This is why I’m nitpicking about occupying public spaces being a tactic and not a movement. A movement should be defined by its goals not its tactics. Personally I wouldn’t be involved in a movement unless those goals include ending racism, sexual violence and colonisation.

I know this whole rant sounds like I’m just tearing Occupy [___] to shreds when I haven’t even put any work into it. But honestly I’m only going to the trouble of saying these things because I think Occupy is exciting and inspiring and has awesome potential for liberation. This is an exciting time to be alive. People around the world, me included, are realising that we don’t have to sit alone at home feeling sad and disempowered, that lots of other people are also frustrated at the world, and that when we all get together we have power to change things.

I suspect that I don’t agree with lots of those people about what the solution is or even what the problem is (I think the problem is capitalist economics, national borders and hierarchical governments. I think the solution is a socialist economy, horizontal direct democracy and the abolition of national borders). But it’s a chance to have a dialogue about what needs to change, what the alternatives are, why different struggles are connected. It’s really important to me not to let that chance pass me by. Not because I’m too afraid to alienate other people by being open about my political opinions, and also not because I’m so jaded and cynical that I can’t be bothered engaging with anyone who doesn’t have the same political opinions as me.

Some reccomended reading:

On decolonising Wall Street:

Indian Country Today

Tequila Sovereign

Native Appropriations

On decolonising Aotearoa:

Te Wharepora Hou

Mellow Yellow

On conspiracy theories (and it includes lol cats)

On sexual violence



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5 responses to “Occupy what now?

  1. my early morning semi thoughts, yep, you are right about the brand stuff, but I think it goes further than just the obvious sluwalk and occupy media brands, even before that I think folks in the activist scene like to grab what ever is cool in overseas circles and adapt it here, eg FNB and ABC are two “brands” that have been tried a lot here and never really taken off, mainly cos they have been adapted from the U$A instead of coming from genuine need here. I’m not suggesting that homelessness and prison support stuff aren’t needed here, but that transplanting the form of a U$A movement is not the same as building a genuine one here.
    You also said occupy is ” a very broad struggle there’s a common tendency to silence more marginalised voices”. Of course. that is the nature of braod movements and too often we arent used to this cos we hardly ever get to be part of a broad movement. our main aim should always be to operate in these broad movements and be trying to figure out how to push them in a direction that recognises more marginalised voices.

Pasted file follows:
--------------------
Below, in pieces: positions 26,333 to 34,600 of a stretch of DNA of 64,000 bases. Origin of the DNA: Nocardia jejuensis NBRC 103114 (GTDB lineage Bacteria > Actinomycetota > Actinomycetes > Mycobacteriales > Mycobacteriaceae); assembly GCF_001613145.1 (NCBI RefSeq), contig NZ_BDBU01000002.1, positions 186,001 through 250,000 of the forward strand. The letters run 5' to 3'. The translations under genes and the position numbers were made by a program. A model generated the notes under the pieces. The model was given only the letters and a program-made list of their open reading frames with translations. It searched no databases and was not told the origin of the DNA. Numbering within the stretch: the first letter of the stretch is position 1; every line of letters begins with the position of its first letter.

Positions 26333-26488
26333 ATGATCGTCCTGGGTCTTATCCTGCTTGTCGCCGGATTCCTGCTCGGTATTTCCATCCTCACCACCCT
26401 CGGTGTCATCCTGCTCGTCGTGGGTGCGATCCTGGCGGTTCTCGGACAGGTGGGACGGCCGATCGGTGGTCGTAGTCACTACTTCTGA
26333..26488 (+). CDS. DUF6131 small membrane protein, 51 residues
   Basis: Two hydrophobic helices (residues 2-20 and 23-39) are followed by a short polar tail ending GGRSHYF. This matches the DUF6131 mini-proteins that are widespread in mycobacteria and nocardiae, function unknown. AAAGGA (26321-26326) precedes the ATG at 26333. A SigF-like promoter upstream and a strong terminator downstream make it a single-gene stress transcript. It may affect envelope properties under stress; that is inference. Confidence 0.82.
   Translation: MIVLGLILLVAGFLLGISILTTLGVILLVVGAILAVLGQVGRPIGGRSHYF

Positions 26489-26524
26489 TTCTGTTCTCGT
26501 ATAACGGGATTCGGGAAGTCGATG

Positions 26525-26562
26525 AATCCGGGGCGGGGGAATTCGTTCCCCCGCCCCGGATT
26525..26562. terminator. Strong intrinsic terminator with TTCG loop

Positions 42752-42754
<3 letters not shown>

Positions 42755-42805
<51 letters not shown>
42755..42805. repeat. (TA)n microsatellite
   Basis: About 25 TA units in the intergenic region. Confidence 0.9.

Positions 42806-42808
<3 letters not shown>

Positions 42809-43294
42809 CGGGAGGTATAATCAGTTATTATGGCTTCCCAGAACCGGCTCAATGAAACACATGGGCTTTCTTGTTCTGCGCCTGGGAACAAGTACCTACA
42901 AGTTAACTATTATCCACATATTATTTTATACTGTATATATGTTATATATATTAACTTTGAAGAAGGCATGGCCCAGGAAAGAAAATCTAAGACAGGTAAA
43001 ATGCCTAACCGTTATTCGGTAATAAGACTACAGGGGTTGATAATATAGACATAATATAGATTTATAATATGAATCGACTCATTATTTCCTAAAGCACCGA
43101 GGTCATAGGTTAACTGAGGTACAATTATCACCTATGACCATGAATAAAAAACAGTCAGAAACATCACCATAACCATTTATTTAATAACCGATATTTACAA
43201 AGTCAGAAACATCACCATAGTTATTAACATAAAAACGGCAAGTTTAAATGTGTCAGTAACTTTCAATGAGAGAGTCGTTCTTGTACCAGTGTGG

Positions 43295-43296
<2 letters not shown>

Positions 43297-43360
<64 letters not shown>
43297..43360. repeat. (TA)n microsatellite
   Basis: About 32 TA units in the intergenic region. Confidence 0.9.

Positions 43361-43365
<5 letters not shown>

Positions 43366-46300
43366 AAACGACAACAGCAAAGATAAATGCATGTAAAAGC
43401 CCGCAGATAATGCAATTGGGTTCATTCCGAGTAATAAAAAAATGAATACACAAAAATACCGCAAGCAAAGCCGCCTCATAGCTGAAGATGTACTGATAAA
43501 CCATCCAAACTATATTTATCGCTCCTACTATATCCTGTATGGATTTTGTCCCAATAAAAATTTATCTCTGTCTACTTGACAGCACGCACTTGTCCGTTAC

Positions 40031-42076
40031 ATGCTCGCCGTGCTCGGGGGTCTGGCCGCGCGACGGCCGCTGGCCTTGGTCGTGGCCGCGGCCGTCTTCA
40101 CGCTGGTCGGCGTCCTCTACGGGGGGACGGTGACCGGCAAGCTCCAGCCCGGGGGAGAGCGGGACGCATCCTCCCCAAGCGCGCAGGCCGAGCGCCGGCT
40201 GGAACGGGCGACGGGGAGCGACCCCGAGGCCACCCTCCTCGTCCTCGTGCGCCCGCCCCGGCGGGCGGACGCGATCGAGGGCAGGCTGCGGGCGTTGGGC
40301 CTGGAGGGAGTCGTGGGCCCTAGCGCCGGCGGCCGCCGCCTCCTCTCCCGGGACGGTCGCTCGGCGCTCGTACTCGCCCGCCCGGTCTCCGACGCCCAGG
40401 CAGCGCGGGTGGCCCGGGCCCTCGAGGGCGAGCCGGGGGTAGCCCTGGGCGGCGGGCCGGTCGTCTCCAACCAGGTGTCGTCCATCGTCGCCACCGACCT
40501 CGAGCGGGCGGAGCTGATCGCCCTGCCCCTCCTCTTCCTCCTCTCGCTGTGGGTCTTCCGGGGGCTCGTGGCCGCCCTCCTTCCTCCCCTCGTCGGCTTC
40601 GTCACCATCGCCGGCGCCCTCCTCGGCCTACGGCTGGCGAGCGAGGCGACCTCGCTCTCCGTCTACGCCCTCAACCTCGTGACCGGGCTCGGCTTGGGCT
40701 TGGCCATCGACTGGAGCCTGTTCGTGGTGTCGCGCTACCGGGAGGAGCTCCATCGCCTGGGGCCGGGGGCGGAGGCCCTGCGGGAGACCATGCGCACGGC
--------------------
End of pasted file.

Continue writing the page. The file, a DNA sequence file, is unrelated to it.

I’m sure you agree with this, I point it out cos often lots of activists prefer to avoid broad movements cos it is safer in our little groups. but if we want to make a revolution, our main priority should be getting involved in these broad movements, and trying to promote better politics with in them. sometimes (when dealing with nice but ignorant people) that should be done gently, other times (deliberate fuckwits), being quite forceful is the way to go. taking the easy option of avoiding these movements is always counterrevolutionary

  2. I agree that working within broad movements is neccessary to building a revolution. I also get why lots of people prefer to stay in their safe little groups. Lots of us have worked really hard to build spaces where we don’t have to deal with racism, sexism, homophobia and other kinds of oppression and I think it’s totally valid to choose to stay in that space. Not everyone has the time and energy to engage in political dialogue and challenge oppression — but it’s a worthwhile thing to do.

    • Mark E

      ah yes, sorry, I should correct myself, yes those safe groups are necessary and needed and if folks wanna stay in them thats fine, but they are not going to change the world without coming out and joining in those messy broad movements. so, to correct my previous comment, taking the easy option of avoiding those movements is not going to change the world, and arguing that small groups are all we need and nothing more, is counter revolutionary.

      PS now that I have used the phrase ‘counter revolutionary’ twice in a week I need to go and wash my mouth out with chocolate.

  3. occupy ak has “antisemitic conspiracy theory” idiots, men with a history of sexual violence, and people who don’t understand colonization in it, and as much as i would rather them not be there, and i hate how unsafe they make me and others feel, they need to be engaged in this dialouge too.